Autres nouvelles Why LGBTQ indigenous communities struggle with healthcare for the homeless
When asked about his lifestyle at a medical appointment last year, Chris Pike disclosed the following: alcohol isn’t traditional to indigenous culture, so he doesn’t drink, or do drugs or smoke commercial tobacco. But when he told his two doctors of his participation in sweat lodges, they referred to this ceremonial participation as an “odd and secret ceremony.”
That doctors at a major downtown hospital would say this in 2015 is “quite disturbing,” he says. Pike, a clinician and therapist, is a proponent of culturally safe healthcare, a major focus of his employer Anishnawbe Health Toronto. The approach requires understanding of the myriad ways individuals experience their identities, how that relates to culture, and respecting how those facets have been affected by legacies of colonization and residential schools.
“Homophobia, transphobia and two-spirited phobia are not traditional,” says Pike. While no two Indigenous communities are the same, many have undergone drastic adaptations in the way they interpret, react to and welcome gender diversity. These variations have had lasting and intergenerational effects on how Indigenous youth’s identity and health will fare.
Two-spirit, third and fourth gender are just some of the gender identities given names by Indigenous communities, with countless more being represented in their languages. Two-spirit, a term founded in 1990 at the third annual intertribal Native American/First Nations gay and lesbian conference in Winnipeg, is a derivation of the Ojibwe and Anishnabe term niizh manidoowag, or “two spirits.” It has different meanings to different peoples, but the phrase, designed to help recover pre-colonial ways of being, often signifies a person’s dual embodiment of masculine and feminine spirits. Traditionally, two-spirited and gender nonconforming people were revered in their communities, given high ceremonial roles and access to male and female duties.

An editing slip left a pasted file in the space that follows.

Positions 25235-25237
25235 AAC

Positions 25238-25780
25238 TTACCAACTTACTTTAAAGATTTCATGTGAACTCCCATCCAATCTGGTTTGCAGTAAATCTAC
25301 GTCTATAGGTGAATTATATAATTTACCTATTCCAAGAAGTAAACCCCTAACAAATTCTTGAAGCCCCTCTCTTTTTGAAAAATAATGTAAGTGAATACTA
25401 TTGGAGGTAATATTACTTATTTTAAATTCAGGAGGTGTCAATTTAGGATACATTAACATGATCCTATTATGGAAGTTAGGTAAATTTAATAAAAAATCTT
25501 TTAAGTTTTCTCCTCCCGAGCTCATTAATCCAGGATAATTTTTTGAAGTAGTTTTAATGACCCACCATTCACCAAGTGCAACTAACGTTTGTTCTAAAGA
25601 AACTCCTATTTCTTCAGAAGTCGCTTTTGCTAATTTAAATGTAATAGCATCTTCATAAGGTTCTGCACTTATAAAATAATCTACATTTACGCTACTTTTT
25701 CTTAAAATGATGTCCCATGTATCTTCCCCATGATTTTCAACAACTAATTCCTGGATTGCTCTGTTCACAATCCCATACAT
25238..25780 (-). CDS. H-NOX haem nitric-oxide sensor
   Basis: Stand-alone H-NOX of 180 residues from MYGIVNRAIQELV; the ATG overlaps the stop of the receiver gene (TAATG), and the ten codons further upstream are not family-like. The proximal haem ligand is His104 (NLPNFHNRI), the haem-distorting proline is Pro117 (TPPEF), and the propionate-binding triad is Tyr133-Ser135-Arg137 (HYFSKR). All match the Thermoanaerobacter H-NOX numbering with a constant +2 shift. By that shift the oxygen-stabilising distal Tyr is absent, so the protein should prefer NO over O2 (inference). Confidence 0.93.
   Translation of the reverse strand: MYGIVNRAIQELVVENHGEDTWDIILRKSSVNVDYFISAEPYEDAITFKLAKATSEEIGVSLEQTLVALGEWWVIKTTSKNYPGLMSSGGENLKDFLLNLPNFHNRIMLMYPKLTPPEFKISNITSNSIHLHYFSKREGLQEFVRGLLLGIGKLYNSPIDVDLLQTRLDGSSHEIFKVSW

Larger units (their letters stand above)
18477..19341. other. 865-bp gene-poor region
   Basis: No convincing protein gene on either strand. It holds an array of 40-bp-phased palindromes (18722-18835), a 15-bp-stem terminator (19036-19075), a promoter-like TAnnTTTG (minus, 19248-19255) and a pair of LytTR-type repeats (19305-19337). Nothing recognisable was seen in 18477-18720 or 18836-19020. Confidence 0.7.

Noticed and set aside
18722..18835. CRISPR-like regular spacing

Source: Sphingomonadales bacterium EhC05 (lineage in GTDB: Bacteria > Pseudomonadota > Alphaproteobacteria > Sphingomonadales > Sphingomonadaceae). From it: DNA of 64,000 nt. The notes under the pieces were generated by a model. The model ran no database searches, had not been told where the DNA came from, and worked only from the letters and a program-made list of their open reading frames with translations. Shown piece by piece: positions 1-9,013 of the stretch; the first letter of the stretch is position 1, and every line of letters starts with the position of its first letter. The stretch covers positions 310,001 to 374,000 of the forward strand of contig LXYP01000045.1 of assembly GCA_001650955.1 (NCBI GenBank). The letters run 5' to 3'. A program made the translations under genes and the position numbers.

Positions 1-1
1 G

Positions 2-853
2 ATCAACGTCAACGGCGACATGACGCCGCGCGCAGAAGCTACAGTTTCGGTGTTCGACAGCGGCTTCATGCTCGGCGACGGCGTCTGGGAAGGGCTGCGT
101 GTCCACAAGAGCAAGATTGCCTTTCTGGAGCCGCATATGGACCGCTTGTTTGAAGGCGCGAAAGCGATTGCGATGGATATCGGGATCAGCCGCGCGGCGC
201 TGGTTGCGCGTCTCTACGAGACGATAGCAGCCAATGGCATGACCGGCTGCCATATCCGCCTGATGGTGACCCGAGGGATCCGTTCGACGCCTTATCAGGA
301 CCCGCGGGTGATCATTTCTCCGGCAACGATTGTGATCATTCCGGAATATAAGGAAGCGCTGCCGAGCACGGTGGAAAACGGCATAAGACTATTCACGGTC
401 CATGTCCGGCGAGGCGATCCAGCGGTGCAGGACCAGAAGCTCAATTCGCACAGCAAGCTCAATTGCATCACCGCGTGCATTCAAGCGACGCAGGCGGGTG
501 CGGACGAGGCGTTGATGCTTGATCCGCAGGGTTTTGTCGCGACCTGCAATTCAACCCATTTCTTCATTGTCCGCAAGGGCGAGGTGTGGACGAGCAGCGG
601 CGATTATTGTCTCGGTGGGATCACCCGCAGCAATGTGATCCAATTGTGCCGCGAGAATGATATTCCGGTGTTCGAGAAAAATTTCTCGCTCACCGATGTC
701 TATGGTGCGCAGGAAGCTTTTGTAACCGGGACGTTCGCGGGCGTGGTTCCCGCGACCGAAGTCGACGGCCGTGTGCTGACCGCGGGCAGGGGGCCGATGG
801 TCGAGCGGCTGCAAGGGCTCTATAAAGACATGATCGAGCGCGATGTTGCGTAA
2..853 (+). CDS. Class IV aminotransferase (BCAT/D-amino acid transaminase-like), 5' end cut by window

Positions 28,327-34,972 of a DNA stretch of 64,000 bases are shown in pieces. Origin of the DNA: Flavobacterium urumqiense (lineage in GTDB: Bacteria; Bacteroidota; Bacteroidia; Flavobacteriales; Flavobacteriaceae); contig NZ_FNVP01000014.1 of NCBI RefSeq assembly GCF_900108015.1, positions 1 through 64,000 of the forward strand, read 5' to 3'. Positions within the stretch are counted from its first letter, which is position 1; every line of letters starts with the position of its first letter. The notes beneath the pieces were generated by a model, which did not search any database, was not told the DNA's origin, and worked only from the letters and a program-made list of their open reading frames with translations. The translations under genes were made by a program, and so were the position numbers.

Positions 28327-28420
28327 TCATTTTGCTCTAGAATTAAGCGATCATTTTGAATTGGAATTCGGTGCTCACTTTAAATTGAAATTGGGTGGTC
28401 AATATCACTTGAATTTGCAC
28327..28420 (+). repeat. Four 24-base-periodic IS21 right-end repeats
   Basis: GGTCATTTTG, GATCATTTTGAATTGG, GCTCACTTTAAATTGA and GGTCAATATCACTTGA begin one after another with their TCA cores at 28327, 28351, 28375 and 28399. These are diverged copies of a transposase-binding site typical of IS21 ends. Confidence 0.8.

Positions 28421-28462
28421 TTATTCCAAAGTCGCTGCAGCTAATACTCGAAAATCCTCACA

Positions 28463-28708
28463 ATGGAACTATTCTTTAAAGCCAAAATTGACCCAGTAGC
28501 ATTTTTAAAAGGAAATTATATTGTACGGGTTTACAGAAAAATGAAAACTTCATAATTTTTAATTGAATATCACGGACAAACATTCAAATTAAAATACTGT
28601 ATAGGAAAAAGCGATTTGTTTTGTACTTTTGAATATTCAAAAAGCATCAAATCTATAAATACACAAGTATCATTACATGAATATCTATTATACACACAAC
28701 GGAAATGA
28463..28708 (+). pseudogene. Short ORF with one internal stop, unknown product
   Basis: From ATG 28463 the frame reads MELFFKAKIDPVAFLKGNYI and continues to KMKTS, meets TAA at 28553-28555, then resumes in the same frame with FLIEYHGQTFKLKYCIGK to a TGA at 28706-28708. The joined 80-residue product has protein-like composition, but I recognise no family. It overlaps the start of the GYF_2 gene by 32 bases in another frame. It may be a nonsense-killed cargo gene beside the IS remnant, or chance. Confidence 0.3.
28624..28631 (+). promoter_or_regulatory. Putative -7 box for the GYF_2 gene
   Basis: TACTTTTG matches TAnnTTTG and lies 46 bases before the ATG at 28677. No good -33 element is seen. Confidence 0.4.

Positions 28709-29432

While the legacies of colonialism and residential schools have had far-reaching intergenerational impacts on Indigenous communities across Canada, two-spirited people have experienced distinct setbacks. Once revered, Christianization and the inflection of patriarchal and heteronormative standards stigmatized two-spirited people for the first time.
This stigma has material consequences in health. Both Indigenous and queer youth are disproportionately represented in local and national populations experiencing homelessness, at risk to attempt suicide or to experience violence.
Last year, Toronto opened its first LGBTQ shelter, YMCA’s Sprott House. Street Needs Assessment data reflect the disproportionate rates of queer youth homelessness, and mental and sexual health outcomes. But in a city with a large and growing Indigenous population, not as much is known about Indigenous health outcomes for two-spirited youth.